There are few data on once-daily combination treatments other than vilanterol and fluticasone furorate for asthma. A 12-week randomised controlled double blind study of 531 children aged six to 15 years, showed taking a single inhaler containing budesonide and formoterol once daily maintained pulmonary function but taking the same inhaler twice daily resulted in improved pulmonary function, fewer discontinuations for worsening asthma, and less daytime rescue medication (Eid 2010). Once-daily budesonide/formoterol has shown improved asthma control variable compared to once-daily budesonide alone (at a four times higher dose) in four to 11 years olds (Bisgaard 2006).
How the intervention might work
Inhaled corticosteroids (ICS) are the cornerstone of asthma treatment and are initiated when patients require the use of short-acting ‘reliever’ medications on a regular basis. As well as the benefits mentioned previously, patients who are compliant with ICS therapy demonstrate a reduction in asthma exacerbations and mortality related to asthma (Powell 2003). It is well recognised that poor compliance is a major issue in patients with poorly controlled symptoms (BTS/SIGN 2012). One of the issues that may contribute to this is the twice-daily dosing regimen of most ICS.
Fluticasone furoate is a relatively new long-acting inhaled corticosteroid. It remains active for at least 24 hours after administration. Early studies have shown an improvement in lung function tests and a favourable safety and tolerability profile (Bleecker 2011; Woodcock 2011).
In recent years, there has been increasing evidence for the addition LABAs to ICS in the treatment of asthma and the benefit appears to be more than bronchodilatation alone. The action of corticosteroids is mediated by cytoplasmic glucocorticoid receptors (GRs) and after binding with the corticosteroids, the GR translocates to the nucleus where it is able to regulate gene expression (Montuschi 2011). LABAs have also been shown to induce GR nuclear translocation, although not as effectively as glucocorticoids. By studying the sputum epithelial cells and macrophages of people with asthma, it has been shown that the LABA, salmeterol, in combination with fluticasone propionate, was more effective at enhancing GR nuclear translocation than low-dose fluticasone propionate alone (Usmani 2005).
Interleukin-8 (IL-8) is a chemokine that has been implicated in the abnormal airway inflammation seen in asthma and it has been demonstrated that patients with clinically stable asthma have higher levels of IL-8 in broncho-alveolar lavage samples compared with normal healthy control particIpants (Nocker 1996). In a study looking at IL-8 production from neutrophils stimulated by cigarette smoke, it was shown that salmeterol and fluticasone propionate additively suppressed IL-8 release from neutrophils when compared with either agent alone. Interestingly, this effect is not seen in all human cell types and appears to be cell-specific. The mechanism of action is not yet clear but is has been suggested that increased translocation of the GR receptor to the nucleus may be involved (Mortaz 2008).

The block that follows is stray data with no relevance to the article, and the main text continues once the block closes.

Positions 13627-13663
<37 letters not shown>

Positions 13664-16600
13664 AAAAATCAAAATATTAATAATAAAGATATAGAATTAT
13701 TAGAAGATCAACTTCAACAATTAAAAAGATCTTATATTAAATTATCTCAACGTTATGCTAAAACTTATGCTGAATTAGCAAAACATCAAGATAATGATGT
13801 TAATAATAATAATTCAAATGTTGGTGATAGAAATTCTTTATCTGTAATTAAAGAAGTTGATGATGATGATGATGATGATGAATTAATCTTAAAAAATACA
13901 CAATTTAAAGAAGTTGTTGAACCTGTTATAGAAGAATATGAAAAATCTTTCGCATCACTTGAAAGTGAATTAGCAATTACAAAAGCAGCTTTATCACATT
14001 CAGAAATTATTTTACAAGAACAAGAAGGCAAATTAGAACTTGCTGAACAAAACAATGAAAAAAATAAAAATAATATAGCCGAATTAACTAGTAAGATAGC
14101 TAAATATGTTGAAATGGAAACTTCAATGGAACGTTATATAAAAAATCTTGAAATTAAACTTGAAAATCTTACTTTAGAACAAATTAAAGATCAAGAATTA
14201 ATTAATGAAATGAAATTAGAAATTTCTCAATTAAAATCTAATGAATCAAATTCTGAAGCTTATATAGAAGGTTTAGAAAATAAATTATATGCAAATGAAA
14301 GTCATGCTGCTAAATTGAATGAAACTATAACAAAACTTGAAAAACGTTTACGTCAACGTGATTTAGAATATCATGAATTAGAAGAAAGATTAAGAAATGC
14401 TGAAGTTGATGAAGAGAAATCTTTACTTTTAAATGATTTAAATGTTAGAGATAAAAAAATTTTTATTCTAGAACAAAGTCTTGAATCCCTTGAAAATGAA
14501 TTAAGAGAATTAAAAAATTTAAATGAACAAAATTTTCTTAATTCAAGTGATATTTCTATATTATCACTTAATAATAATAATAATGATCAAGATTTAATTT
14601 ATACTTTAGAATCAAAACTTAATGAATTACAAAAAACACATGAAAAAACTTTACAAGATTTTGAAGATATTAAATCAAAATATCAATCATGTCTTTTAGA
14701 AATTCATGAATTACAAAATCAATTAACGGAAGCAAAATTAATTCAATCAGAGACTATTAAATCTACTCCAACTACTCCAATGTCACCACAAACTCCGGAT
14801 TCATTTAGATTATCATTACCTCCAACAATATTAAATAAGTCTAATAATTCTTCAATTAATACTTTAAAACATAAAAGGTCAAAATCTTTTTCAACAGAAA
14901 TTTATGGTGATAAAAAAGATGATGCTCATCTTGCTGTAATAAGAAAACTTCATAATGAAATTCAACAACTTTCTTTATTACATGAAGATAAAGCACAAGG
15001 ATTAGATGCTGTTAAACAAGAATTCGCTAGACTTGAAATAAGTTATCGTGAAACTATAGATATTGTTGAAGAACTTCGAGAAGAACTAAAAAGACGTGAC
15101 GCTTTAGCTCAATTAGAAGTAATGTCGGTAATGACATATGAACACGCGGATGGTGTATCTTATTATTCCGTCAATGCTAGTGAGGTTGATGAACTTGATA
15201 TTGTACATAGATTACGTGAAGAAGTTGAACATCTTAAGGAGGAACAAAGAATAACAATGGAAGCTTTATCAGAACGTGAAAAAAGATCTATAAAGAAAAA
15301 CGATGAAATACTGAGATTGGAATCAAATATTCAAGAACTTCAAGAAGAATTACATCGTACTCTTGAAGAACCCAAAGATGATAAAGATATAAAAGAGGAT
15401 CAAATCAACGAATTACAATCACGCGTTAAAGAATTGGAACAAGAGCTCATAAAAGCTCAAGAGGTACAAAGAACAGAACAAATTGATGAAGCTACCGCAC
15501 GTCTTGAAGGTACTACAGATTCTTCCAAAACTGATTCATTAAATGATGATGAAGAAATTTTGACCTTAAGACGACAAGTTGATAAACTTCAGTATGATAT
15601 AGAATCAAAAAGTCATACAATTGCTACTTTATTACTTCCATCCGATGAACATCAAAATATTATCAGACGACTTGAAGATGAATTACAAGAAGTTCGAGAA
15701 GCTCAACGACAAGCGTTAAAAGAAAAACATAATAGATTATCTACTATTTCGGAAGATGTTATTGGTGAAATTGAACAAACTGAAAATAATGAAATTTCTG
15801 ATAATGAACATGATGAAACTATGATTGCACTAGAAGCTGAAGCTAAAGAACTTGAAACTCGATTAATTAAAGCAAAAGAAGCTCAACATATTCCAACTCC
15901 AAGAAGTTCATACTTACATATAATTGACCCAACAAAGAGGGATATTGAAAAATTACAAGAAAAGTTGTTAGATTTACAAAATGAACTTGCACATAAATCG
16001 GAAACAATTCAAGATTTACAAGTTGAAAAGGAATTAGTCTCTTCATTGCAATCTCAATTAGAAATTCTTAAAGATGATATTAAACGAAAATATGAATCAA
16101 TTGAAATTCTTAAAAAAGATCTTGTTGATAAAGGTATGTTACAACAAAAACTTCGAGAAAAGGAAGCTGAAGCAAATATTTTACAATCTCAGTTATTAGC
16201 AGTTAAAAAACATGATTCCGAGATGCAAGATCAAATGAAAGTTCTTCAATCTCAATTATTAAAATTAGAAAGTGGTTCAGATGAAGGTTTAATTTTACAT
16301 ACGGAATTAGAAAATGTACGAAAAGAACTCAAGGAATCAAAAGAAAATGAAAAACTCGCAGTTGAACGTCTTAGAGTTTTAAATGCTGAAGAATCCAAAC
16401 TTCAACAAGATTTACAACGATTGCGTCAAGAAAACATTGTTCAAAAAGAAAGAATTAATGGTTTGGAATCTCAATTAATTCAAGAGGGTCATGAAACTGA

In patients who are uncontrolled on regular ICS, current BTS guidelines recommend the addition of a LABA, such as salmeterol or formoterol (BTS/SIGN 2012). Both these medications have a twice-daily dosing regimen that affects compliance and therefore, asthma control. LABAs are of benefit due to their bronchodilation effect and vilanterol (VI) is a new selective ß2 agonist within this class (Cazzola 2011). It has been shown that vilanterol is well tolerated with no significant adverse effects (Kempsford 2013) and also leads to an increase in symptom-free periods and a reduction in the use of rescue medication (Lotvall 2012).
In summary, limited studies suggest that there are effective once-daily ICS and LABAs that would allow a once-daily dosing regimen. This would hopefully lead to increased adherence and improved asthma control in adults and in children
Why it is important to do this review
There are published randomised trials on vilanterol and fluticasone furorate. This review will aim to establish whether vilanterol and fluticasone furorate may have a positive role in the management of chronic asthma in children and adults.